Where most Japanese bike-makers seemed to go into hibernation to wait out the global financial crisis, it is now apparent that Honda used the time to design a host of more affordable motorcycles that are cheaper to run and own.
|AT A GLANCE|
|Engine: 249cc liquid-cooled dohc 4-valve fuel-injected single; 17kW (23bhp) at 8500rpm, 22Nm at 7000rpm.|
|Transmission: Six-speed gearbox, chain final drive.|
|Frame: Steel single-cradle frame with tapered aluminium rear swingarm; unadjustable 43mm inverted front forks with 250mm of wheel travel and rear monoshock with 240mm of wheel travel.|
|Hot: You'll be looking for the off-road shortcut home if you ride one of these to work, a well-executed multi-purpose motorcycle.|
|Not: Two grand more expensive than CBR sibling; needs a 10-litre tank; lack of suspension adjustment.|
Many will look at the newest member of the CRF family and mutter "it's about time". For trailbikes have been neglected as a genre for around 20 years or more, and the class is stocked with mostly obsolete designs. The one notable exception is Yamaha's $12,349 WR250R, a brave attempt to bring state-of-the-art dirtbike tech to the road. However, the Yamaha effectively priced itself out of a market thanks to its use of such high-ticket items as titanium engine valves, top-shelf suspension, and an all-alloy frame.
At nearly $3500 less, the CRF250L has the potential to do some good sales numbers in this country, particularly as it sneaks under the 10-grand barrier. Adventure riders seeking a multi-role machine suitable for commuting, farmers with a need for a stock-chaser that's suitable for entering the local school's charity trail ride, learners who aren't afraid to get dirty: Your perfect bike has now arrived.
There's just one thing wrong with the CRF250L: It isn't perfect. While the lockable fuel tank is welcome, it could offer more generous storage than the scant 7.7 litres it holds. Honda has also detuned the fuel-injected engine of the CBR250R for this more dirt-friendly sibling, reducing the diameter of the throttle body from 38mm to 36mm, and fitting a longer exhaust header pipe of smaller diameter. The resulting loss of 4bhp is keenly felt when riding the 23bhp CRF. The delivery of torque is more linear and smooth but there isn't a lot of it.
Riding the CRF is therefore a bit like eating a nouveau cuisine meal - everything is beautifully presented and super-refined, but full satisfaction remains elusive.
If this bike was mine, I'd be tracking down a CBR throttle body and freer-flowing exhaust at the earliest opportunity.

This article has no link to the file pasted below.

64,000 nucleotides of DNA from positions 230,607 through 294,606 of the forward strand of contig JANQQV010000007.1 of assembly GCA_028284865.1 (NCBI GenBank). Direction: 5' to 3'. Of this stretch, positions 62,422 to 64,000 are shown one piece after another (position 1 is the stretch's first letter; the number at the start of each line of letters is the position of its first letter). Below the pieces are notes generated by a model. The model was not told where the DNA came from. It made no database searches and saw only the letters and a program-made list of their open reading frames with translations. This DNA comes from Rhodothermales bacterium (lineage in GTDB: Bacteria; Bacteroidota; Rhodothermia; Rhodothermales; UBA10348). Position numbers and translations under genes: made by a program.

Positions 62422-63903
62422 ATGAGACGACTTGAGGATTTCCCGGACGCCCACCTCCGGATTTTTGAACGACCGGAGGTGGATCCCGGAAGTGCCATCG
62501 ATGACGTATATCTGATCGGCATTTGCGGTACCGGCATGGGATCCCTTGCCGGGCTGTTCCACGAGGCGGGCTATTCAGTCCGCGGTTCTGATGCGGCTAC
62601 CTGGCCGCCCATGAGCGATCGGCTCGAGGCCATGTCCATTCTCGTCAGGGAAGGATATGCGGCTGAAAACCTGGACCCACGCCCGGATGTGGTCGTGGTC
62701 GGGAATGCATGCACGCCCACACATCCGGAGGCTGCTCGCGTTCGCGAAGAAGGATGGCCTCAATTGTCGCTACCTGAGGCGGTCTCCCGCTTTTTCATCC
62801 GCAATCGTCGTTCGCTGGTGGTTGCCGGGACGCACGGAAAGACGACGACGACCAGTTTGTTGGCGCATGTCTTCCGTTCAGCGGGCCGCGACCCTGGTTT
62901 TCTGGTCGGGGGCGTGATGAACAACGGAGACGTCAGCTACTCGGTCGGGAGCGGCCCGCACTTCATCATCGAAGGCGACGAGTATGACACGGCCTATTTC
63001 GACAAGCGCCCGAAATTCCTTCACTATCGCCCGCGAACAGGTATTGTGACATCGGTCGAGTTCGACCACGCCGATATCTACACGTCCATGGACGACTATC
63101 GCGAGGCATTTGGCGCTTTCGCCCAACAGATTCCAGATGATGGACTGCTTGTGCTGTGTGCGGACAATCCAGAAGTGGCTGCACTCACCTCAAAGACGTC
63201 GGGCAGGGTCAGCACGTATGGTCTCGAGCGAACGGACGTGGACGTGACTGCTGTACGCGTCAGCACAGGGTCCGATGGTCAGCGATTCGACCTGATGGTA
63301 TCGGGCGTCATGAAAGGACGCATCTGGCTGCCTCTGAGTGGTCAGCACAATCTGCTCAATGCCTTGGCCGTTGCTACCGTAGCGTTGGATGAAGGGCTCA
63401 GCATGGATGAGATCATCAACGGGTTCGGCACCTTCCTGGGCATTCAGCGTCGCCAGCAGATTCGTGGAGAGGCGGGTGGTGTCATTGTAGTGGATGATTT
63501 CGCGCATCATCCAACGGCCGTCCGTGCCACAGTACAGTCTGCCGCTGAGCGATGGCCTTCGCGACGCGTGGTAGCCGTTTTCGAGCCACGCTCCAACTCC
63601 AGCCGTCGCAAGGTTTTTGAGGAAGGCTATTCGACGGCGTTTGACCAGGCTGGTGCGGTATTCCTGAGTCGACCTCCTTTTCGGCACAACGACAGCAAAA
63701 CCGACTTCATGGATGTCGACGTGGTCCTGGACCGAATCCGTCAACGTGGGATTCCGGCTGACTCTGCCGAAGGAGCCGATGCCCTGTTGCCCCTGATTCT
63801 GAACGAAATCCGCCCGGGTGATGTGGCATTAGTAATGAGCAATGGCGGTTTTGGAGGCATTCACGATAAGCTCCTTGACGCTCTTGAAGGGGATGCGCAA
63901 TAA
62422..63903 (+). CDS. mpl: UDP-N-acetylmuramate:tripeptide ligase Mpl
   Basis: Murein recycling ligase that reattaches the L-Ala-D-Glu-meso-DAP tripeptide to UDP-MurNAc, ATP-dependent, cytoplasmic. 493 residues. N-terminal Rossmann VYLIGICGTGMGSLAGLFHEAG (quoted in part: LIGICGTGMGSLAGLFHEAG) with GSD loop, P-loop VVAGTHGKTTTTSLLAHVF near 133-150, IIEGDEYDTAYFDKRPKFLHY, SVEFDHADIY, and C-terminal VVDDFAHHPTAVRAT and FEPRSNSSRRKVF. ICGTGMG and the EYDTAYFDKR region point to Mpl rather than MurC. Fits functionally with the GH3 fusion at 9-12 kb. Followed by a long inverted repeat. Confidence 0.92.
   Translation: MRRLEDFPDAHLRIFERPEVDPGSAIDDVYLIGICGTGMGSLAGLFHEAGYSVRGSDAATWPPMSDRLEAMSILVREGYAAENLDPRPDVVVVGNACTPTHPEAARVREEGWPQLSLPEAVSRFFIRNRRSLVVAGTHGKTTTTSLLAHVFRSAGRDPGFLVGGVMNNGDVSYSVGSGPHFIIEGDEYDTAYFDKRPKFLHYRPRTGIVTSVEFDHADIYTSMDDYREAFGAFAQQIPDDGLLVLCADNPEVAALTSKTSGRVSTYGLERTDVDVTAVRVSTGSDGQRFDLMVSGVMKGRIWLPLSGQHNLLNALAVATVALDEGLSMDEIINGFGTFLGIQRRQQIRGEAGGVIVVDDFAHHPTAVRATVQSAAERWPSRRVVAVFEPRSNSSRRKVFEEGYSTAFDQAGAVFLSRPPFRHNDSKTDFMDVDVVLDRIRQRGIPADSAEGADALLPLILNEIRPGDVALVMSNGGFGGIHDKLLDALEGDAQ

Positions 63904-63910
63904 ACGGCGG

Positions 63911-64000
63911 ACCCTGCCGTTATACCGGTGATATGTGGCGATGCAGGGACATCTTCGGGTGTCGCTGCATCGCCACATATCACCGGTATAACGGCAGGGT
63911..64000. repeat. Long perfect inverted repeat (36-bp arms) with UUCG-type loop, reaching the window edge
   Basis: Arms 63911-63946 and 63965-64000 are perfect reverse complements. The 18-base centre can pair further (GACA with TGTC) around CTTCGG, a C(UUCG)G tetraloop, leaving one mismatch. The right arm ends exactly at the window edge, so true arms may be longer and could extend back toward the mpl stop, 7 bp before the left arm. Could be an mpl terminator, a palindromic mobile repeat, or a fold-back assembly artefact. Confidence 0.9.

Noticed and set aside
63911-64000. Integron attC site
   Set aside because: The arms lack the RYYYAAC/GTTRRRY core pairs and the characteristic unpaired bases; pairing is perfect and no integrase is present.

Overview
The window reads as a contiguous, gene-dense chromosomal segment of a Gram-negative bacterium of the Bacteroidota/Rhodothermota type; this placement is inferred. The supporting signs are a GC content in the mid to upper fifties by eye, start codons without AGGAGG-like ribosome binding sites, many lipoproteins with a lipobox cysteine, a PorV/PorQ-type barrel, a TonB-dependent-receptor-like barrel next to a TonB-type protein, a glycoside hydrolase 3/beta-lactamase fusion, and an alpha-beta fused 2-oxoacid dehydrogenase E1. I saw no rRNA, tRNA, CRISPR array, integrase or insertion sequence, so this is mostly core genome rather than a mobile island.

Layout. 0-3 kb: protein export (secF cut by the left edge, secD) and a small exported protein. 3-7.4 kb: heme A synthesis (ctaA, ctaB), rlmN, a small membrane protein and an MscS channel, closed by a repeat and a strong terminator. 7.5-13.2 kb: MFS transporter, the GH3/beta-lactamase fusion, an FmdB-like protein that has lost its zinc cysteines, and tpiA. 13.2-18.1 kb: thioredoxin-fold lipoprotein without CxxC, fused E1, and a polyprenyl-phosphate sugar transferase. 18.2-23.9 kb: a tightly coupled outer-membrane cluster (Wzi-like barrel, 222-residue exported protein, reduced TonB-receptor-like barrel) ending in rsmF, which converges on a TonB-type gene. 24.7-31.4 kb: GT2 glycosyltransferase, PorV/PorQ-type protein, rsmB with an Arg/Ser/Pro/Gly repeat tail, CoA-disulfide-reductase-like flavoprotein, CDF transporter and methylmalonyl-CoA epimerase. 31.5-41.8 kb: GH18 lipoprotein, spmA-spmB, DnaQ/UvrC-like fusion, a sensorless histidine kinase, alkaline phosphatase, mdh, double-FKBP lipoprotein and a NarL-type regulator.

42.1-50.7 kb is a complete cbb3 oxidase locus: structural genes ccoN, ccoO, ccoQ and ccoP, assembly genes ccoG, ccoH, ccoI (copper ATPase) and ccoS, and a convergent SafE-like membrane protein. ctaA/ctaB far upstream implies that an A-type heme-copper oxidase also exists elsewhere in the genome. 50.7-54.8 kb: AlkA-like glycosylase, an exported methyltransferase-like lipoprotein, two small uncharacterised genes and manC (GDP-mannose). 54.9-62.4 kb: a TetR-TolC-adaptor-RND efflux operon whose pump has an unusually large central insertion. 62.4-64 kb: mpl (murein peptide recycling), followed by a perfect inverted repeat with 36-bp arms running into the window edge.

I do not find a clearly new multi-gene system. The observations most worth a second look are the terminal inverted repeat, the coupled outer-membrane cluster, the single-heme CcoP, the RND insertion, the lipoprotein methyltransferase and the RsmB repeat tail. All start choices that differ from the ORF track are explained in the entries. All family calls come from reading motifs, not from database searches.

That said, the Honda is still a fun ride, especially if you need an excuse to keep popping into a certain fuel station for an encounter with your favourite forecourt attendant.
A light clutch lever action, snick-worthy gears, 4.0 litres/100km fuel use, and a butter-smooth 100kmh sweet spot are genuine powertrain delights, and the steel-framed chassis has the balance of one of those hilarious trials bikes (not to be confused with trail bikes).
You feel like you could ride over a tightrope with this bike, helped by a riding position that encourages standing on the pegs as much it does sitting down. Not that you sit down much on the CRF-L, as the dirt bike seat will have you shifting your cheeks around after half an hour in the saddle. Tourers need not apply.
The Honda's suspension hits the perfect compromise for a trail bike. It won't win any motocross races, but there's still enough well-damped wheel travel to take care of any ditches encountered out on the trail. With roughly 30 per cent less travel than serious dirt racers, the seat height of this CRF plummets to an easily manageable 875mm - 100mm lower than that of the L's cross country racing cousin, the CRF250X. Climb aboard, and it's easy for those of modest in-seam dimensions to place both feet on the ground as the suspension settles further.
I can see those of the multi-tasking gender taking to the 144kg CRF250L like ducks to water.
Those new to dirt-riding will also feel confident right away, courtesy of the lazy steering geometry and generous wheelbase of the new Honda, design features that encourage stability over rough terrain. For myself, I'd rather have the more nervous yet more nimble handling of the mid-sized, air-cooled XR250s, XR350s, and XR400s I've owned. I might have crashed those bikes with monotonous regularity, but they were the absolute bomb for threading through tighter trails and slaloming between pine trees.
However don't let these rose-tinted memories of long-gone XRs put you off the CRF250L. It hits the trailbike nail squarely on the head by being affordable, robust and durable. It's also as comical to ride as it is economical.